the census long form but will provide estimates in a more timely manner.

  1. Early Integrated Planning. The Census Bureau hopes that early attention to planning will make census tests leading up to 2010 more informative and useful.

The Census Bureau’s emerging 2010 census plan also includes the development of portable computing devices (PCDs) for use in nonresponse follow-up work and the increased use of multiple response modes (mail, Internet, and telephone).


The Census Bureau has advanced an ambitious vision for the 2010 decennial census and—as our previous reports and the balance of this report suggest—the panel strongly supports the major aims of the plan. The implementation of the ACS and, with it, the separation of the long form from the census process are very good concepts; the Bureau’s address and geographic databases are in dire need of comprehensive update; and the implementation of new technologies in census-taking is crucial to improving the accuracy of the count. There is much to like about the emerging plans for the 2010 census, and we strongly support these efforts toward a modernized and improved census in 2010. To this end, the Census Bureau’s focus on planning early in the decennial cycle is highly commendable.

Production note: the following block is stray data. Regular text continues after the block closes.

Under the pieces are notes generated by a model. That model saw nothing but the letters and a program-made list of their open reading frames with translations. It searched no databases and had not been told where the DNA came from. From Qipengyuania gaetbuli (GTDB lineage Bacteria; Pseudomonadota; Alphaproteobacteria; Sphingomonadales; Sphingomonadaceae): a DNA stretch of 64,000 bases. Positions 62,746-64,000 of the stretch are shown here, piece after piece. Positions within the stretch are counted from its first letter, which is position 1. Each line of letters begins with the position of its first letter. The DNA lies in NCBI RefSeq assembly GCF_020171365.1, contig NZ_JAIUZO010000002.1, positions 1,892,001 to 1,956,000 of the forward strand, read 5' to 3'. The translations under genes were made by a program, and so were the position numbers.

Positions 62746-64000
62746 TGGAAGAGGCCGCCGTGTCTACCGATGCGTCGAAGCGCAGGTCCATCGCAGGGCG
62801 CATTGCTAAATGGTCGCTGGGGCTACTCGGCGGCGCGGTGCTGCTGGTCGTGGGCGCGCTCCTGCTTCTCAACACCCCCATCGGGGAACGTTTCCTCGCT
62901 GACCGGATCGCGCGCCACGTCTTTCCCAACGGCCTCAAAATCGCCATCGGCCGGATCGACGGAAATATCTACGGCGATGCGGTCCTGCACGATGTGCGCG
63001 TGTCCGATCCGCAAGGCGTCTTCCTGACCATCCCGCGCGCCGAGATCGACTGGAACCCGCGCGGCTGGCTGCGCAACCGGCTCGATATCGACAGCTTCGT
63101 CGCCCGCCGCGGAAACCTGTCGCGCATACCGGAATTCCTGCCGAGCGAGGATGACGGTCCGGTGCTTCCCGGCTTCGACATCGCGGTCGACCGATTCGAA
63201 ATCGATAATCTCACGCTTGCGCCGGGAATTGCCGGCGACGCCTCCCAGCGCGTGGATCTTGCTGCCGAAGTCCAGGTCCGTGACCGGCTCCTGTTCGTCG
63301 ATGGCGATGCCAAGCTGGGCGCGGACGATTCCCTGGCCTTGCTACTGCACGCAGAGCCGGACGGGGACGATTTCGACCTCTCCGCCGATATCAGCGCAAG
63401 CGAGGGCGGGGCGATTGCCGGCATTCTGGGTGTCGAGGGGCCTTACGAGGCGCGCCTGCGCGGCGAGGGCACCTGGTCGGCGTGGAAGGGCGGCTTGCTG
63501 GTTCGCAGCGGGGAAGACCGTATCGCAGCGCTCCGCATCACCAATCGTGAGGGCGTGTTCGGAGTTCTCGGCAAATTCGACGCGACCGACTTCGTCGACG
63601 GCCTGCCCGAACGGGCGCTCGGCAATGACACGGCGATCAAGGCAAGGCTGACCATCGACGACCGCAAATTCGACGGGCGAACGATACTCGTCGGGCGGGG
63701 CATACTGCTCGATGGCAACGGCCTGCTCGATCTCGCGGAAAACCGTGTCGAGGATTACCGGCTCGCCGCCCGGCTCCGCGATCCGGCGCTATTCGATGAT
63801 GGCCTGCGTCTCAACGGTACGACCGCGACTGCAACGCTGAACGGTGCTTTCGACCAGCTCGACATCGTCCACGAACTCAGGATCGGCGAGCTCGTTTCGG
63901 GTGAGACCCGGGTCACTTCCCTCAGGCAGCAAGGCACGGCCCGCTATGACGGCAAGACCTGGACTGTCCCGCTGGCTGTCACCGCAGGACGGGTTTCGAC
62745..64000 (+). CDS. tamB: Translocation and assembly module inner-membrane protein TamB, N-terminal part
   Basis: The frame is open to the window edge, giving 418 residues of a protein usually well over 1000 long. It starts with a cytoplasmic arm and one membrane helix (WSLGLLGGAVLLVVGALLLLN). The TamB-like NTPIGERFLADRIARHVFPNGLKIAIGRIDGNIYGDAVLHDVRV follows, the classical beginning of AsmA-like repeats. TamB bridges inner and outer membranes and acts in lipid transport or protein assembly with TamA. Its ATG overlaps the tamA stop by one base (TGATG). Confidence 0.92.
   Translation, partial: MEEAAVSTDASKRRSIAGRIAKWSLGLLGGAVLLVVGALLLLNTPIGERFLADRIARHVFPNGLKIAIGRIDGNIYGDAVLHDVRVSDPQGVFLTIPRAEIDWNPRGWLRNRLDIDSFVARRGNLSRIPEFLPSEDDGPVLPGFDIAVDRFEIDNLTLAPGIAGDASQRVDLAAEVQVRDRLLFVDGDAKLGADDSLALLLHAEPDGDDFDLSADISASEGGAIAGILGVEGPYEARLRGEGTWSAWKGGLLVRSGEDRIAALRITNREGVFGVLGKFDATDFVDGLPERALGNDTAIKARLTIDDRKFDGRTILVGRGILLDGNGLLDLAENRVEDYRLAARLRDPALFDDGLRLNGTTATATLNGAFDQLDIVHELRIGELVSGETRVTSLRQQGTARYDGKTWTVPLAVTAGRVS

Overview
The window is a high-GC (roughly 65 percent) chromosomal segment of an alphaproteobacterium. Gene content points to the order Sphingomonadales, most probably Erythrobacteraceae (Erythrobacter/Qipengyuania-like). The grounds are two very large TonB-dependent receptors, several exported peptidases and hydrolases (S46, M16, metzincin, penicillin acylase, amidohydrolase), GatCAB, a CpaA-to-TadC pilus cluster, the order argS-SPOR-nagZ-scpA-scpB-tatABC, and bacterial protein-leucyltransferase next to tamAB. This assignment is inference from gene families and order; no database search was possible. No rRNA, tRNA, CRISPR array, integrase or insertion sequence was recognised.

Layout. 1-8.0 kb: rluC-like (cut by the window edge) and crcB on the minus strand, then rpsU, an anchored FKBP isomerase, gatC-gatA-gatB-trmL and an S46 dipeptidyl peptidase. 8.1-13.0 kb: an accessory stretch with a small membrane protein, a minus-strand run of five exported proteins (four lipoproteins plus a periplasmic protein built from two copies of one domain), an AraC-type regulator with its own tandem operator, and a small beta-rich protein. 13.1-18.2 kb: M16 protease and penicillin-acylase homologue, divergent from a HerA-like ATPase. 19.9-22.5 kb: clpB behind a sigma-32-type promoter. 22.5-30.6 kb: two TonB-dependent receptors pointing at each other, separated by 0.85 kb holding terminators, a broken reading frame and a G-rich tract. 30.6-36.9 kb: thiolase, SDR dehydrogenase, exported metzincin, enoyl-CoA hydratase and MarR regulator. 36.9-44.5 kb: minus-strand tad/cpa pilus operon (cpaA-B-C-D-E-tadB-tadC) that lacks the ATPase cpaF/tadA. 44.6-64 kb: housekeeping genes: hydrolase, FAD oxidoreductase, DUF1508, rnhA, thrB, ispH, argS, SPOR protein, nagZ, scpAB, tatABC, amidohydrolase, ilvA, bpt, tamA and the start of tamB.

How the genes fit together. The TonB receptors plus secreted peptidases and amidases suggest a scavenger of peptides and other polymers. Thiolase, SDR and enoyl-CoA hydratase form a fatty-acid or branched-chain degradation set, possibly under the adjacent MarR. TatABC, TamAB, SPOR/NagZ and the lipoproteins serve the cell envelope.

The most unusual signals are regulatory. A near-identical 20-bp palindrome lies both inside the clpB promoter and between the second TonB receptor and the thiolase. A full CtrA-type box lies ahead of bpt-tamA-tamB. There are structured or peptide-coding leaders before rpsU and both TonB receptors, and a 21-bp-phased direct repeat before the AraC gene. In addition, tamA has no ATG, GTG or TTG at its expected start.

However, based on the information available, the panel finds that the reengineering of the 2010 census is a process at high risk. The major initiatives of the 2010 census plan—the MAF/TIGER Enhancements Program and the American Community Survey—are intended to reduce operational risk in the census in the long term. However, their implementation in the short term necessarily creates unique risks and challenges. In addition, adoption of new technology is inherently risky, particularly when done on the tight schedule and large scale of the decennial census.

To be clear, our conclusion that the reengineering of the 2010 census is a process at risk should not be interpreted as a conclusion that the 2010 census is irrevocably headed for serious

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